Back in the old days everyone darned their socks because it was too wasteful to throw away a sock simply because it had a hole in it. Today socks come 12 to a pack from a big box megastore and cost $3 so it seems simpler to just throw them away and buy new ones.

Hand knitted socks are another story. The yarn I use is pretty special, often hand spun or hand dyed and cost up to $30 per skein and you had better believe I am not throwing these things away even if they are on their last legs!

My darning efforts were somewhat delayed by the lack of a darning egg, a wooden contraption that looks like an egg on a stick. I had been using my marble pestle but would drop it on my toe or my knee or possibly too close to the cat snoring on the floor under my feet so I really needed to invest in a true darning egg. My Granny had one but much to our sorrow we could not locate it anywhere in her knitting baskets and sewing baskets up at mOm’s. I found some super cute ones online, like these darning mushrooms, but I needed a cheaper alternative (for now), so I found a simple unfinished wooden egg at an stall at Stitches West this year.

Of course I had to learn *how* to darn a sock but fortunately YouTube is great wealth of information and this was the video that I have played over and over until I got it right.

With my new egg in hand and a mound of socks, little bits of leftover yarn, scissors, darning needles and my glasses, I set to work. When it comes down to it darning socks is really not hard, just the tiniest bit tedious.

Darn It!

  • Turn the sock inside out and insert the darning egg or mushroom inside. Position the sock so that the hole in question is centered over the egg and pull the sock moderately firmly in place over the egg (see top picture).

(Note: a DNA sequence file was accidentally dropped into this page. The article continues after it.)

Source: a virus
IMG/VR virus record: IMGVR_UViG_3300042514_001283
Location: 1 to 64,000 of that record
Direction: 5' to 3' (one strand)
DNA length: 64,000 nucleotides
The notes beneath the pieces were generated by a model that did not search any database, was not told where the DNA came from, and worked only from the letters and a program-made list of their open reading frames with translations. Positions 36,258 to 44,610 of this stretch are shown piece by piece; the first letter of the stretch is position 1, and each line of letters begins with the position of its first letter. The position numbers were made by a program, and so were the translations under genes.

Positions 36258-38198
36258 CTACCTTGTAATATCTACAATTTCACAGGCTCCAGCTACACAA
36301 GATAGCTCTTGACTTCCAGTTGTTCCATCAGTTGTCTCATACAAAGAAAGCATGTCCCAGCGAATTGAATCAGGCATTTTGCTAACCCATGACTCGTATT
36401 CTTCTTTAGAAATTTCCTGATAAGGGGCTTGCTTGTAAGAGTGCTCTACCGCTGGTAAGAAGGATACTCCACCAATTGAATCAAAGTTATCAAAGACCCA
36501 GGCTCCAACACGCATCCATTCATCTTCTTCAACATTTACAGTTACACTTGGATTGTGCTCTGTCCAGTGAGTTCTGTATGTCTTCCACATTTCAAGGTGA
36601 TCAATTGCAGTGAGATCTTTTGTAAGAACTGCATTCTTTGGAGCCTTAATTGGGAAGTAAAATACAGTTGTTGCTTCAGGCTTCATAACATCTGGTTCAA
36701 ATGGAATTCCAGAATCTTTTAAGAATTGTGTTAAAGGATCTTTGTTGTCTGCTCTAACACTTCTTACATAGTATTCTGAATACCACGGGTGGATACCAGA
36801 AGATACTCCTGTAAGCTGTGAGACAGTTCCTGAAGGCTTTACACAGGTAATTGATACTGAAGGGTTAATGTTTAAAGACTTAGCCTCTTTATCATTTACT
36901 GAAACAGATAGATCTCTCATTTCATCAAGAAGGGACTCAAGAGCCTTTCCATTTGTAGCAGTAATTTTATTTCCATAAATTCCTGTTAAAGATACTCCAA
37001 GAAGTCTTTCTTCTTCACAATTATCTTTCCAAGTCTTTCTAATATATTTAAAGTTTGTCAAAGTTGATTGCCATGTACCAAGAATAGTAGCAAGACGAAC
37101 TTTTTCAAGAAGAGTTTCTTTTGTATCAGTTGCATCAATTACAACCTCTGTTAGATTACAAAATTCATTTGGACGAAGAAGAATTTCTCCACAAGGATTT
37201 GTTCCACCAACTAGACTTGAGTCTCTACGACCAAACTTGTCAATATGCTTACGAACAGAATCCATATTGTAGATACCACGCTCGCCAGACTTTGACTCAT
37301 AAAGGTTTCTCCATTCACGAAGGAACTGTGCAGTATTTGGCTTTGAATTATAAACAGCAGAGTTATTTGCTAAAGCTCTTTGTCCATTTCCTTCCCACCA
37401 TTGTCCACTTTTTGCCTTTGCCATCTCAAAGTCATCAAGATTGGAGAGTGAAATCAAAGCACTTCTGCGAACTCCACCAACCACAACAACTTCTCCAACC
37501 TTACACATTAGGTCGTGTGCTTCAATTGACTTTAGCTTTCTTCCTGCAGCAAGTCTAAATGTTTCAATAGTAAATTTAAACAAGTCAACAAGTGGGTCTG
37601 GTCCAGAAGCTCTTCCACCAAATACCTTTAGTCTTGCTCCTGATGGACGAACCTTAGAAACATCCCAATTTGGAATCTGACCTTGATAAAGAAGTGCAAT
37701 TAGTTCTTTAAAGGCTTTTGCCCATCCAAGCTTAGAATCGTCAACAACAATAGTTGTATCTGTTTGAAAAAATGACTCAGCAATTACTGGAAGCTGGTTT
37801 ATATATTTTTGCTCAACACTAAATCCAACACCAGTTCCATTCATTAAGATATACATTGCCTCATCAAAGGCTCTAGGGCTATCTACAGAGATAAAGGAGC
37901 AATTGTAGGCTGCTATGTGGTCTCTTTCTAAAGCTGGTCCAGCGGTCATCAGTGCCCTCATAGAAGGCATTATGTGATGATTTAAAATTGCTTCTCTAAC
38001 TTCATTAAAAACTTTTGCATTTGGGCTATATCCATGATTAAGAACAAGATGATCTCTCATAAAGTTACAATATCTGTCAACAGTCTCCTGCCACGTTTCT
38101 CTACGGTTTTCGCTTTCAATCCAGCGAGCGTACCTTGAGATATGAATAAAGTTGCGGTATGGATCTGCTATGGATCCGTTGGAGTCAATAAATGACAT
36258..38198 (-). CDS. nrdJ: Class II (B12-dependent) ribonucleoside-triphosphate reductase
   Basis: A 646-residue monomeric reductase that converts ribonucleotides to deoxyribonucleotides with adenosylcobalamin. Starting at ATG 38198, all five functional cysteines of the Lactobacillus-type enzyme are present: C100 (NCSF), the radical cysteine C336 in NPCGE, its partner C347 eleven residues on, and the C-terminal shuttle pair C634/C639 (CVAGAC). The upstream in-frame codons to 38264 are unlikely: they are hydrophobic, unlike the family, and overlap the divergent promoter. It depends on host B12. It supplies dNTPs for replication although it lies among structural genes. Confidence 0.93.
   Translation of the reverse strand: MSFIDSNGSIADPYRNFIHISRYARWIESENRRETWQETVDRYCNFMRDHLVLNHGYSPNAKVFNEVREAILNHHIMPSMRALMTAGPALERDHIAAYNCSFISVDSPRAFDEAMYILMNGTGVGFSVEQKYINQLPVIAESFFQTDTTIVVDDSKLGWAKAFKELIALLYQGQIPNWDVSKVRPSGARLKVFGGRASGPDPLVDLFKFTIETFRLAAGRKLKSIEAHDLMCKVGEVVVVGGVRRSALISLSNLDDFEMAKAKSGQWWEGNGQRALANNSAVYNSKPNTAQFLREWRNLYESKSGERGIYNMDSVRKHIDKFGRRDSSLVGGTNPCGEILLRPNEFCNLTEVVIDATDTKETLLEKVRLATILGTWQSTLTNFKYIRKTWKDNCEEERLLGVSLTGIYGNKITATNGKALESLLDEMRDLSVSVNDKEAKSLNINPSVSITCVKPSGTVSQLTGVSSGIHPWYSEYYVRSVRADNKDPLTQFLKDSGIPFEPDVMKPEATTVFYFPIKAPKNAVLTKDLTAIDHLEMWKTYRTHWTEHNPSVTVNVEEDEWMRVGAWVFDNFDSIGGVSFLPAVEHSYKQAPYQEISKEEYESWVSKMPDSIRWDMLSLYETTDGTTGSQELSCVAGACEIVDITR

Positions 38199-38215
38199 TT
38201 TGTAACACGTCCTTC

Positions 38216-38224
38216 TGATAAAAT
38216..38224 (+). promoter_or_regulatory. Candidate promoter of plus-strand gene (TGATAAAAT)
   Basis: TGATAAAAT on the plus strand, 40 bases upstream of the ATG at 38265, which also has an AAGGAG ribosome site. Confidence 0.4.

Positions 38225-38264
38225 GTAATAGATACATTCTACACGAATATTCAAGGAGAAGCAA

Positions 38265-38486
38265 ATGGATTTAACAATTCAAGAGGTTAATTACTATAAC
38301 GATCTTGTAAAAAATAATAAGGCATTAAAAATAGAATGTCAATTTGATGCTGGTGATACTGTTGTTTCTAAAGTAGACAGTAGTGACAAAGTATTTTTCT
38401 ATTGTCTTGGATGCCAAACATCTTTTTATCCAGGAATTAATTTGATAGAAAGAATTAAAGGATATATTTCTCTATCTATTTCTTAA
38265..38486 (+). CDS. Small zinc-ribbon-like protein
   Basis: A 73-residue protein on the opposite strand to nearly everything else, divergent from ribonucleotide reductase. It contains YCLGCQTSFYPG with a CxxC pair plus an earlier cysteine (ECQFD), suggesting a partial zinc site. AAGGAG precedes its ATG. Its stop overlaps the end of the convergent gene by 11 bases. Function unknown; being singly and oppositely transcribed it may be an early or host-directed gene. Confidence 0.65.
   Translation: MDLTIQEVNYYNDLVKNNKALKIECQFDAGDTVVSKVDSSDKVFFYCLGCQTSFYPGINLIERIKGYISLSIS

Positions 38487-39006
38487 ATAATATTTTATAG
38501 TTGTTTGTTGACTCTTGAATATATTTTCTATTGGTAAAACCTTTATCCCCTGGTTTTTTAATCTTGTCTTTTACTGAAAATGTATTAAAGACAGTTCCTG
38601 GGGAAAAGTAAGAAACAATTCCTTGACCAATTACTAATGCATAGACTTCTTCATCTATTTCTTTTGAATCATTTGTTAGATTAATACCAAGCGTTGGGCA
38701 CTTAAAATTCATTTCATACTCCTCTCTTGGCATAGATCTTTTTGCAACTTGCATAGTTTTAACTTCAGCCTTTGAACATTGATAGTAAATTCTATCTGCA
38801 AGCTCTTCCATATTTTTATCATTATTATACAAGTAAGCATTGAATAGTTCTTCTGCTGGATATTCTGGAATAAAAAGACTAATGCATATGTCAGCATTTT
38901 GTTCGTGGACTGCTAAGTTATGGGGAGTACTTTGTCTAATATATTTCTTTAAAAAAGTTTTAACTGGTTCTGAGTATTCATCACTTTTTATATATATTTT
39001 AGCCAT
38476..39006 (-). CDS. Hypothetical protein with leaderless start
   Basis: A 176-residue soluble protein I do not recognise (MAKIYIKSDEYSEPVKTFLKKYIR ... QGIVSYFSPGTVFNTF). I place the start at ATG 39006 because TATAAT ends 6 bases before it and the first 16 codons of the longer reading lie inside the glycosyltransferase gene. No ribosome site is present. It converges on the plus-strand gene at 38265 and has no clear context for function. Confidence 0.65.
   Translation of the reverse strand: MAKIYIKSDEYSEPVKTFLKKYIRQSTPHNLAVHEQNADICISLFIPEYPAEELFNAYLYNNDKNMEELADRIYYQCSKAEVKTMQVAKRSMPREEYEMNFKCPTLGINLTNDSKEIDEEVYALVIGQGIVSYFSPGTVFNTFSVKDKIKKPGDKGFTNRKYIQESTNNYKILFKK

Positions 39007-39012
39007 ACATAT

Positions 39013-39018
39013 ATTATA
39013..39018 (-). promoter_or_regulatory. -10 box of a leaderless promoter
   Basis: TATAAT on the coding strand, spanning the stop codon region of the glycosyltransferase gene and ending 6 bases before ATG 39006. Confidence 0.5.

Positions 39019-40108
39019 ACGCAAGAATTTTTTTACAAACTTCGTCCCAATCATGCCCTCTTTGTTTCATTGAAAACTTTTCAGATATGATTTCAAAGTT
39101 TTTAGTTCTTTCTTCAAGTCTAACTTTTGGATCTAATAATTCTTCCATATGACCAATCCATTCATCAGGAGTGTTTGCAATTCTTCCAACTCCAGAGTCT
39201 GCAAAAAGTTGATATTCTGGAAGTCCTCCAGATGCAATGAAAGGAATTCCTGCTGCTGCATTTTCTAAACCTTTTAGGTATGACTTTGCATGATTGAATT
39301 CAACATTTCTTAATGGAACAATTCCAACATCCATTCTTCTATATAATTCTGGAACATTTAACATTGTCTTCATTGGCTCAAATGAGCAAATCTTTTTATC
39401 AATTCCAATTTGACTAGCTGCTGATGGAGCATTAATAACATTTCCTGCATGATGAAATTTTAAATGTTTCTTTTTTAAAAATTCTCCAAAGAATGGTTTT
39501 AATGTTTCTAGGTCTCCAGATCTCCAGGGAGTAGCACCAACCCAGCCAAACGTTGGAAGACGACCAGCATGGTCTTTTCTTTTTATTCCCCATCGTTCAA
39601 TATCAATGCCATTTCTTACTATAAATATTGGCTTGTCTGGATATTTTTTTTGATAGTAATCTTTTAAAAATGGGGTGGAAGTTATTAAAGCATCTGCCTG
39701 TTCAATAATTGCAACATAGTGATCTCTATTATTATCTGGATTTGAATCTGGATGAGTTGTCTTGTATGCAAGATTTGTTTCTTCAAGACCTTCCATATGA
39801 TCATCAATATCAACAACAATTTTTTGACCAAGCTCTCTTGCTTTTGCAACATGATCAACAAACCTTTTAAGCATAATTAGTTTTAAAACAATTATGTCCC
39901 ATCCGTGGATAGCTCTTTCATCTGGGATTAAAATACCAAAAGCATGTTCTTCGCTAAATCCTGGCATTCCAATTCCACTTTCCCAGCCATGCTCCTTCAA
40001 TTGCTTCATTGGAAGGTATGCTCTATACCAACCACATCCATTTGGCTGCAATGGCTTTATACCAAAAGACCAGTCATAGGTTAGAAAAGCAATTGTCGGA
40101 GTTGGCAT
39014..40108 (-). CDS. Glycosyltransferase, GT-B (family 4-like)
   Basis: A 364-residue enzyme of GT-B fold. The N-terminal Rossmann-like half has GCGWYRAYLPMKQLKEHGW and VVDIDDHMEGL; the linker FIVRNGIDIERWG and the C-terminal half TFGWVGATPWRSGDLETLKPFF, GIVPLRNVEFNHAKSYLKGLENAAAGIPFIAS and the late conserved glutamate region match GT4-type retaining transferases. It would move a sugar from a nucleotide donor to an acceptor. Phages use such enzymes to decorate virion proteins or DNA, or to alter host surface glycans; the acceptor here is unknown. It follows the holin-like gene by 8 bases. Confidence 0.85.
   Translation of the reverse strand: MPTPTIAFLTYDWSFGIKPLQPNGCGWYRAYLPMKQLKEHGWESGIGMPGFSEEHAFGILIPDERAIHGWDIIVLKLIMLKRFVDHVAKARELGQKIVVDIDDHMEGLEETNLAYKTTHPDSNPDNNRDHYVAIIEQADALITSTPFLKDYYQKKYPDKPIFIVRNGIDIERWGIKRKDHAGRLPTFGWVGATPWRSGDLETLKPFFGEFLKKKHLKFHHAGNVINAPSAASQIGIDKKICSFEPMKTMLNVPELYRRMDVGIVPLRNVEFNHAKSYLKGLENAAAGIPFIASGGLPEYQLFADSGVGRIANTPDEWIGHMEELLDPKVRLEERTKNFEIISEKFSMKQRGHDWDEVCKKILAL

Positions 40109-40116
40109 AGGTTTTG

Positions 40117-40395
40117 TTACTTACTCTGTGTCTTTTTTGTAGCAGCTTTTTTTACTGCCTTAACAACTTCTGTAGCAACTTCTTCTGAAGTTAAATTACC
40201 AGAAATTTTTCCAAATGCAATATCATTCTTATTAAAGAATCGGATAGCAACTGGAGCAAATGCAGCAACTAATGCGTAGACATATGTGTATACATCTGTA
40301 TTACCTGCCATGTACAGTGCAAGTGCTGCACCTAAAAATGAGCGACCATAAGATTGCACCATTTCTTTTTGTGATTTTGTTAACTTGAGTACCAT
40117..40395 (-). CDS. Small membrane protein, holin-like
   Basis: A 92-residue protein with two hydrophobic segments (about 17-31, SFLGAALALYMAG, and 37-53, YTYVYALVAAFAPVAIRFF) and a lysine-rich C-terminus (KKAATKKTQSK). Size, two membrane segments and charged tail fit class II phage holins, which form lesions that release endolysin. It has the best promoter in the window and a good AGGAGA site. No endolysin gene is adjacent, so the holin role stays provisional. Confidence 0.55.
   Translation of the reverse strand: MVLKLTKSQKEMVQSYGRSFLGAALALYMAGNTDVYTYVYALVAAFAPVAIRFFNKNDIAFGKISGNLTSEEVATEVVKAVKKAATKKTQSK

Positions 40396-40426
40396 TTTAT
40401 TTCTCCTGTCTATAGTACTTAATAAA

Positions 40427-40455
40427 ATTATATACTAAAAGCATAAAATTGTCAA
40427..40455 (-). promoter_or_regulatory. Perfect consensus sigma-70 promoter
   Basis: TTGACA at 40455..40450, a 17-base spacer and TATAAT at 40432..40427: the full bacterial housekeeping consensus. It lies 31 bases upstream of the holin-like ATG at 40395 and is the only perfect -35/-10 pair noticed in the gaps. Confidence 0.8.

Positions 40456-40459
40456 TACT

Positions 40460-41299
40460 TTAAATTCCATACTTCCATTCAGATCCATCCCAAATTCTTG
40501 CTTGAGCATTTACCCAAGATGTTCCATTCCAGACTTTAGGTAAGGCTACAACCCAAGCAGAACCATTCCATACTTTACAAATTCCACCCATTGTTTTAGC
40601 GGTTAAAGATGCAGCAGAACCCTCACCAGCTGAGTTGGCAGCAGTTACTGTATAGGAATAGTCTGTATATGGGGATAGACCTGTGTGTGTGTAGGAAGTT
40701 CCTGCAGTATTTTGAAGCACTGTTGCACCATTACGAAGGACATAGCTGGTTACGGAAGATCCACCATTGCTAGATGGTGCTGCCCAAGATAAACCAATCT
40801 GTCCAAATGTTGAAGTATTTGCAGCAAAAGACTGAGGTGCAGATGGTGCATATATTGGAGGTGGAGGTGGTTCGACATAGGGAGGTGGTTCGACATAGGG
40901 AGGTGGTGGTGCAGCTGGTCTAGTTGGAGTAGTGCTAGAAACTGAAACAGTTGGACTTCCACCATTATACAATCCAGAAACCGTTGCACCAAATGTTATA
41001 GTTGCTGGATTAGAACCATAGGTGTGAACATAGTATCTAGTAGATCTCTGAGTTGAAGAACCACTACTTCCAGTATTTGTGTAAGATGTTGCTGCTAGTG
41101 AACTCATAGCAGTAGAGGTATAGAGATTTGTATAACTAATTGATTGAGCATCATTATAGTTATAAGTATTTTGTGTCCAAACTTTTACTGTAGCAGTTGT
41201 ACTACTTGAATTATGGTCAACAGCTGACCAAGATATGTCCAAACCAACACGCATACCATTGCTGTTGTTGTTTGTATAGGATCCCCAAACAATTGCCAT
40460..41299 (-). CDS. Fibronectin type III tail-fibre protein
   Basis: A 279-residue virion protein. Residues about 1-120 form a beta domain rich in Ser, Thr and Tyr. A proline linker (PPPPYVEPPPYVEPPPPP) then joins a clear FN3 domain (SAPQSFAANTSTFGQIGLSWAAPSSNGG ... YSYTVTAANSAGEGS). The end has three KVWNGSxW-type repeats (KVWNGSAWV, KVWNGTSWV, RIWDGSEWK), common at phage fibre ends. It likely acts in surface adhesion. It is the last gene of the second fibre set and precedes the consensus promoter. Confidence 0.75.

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  • Thread your darning needle with matching yarn, and pick up stitches in a 1/4″ border across the hole, making the threads as close together as possible.

Forgotten arts: darning socks (during)

  • Then go the opposite direction, weaving in and out of the vertical strands and securing them snugly by pushing down against the threads with your needle. You should alternate each row so that you get a true woven effect. Weave in the ends and trim, and repeat for each hole. Or, in my case, repeat for 9 more socks.

Here is the darned sock with the new woven repair showing through.

Forgotten arts: darning socks (done!)

Amazing! Turn the sock right side out and they are good to go for another few weeks or months. We shall see…

Sadly some of my socks are so worn out that the entire sole is practically transparent. However the wonderful Elizabeth Zimmerman wrote a book, “Elizabeth Zimmermann’s Knitter’s Almanac”, where she shows how to completely reknit the sole of a sock, or making a sock moccasin. Once I embark upon this adventurous project I will be sure to share my progress.

Now, for those other 4 pairs of socks….. Sigh…..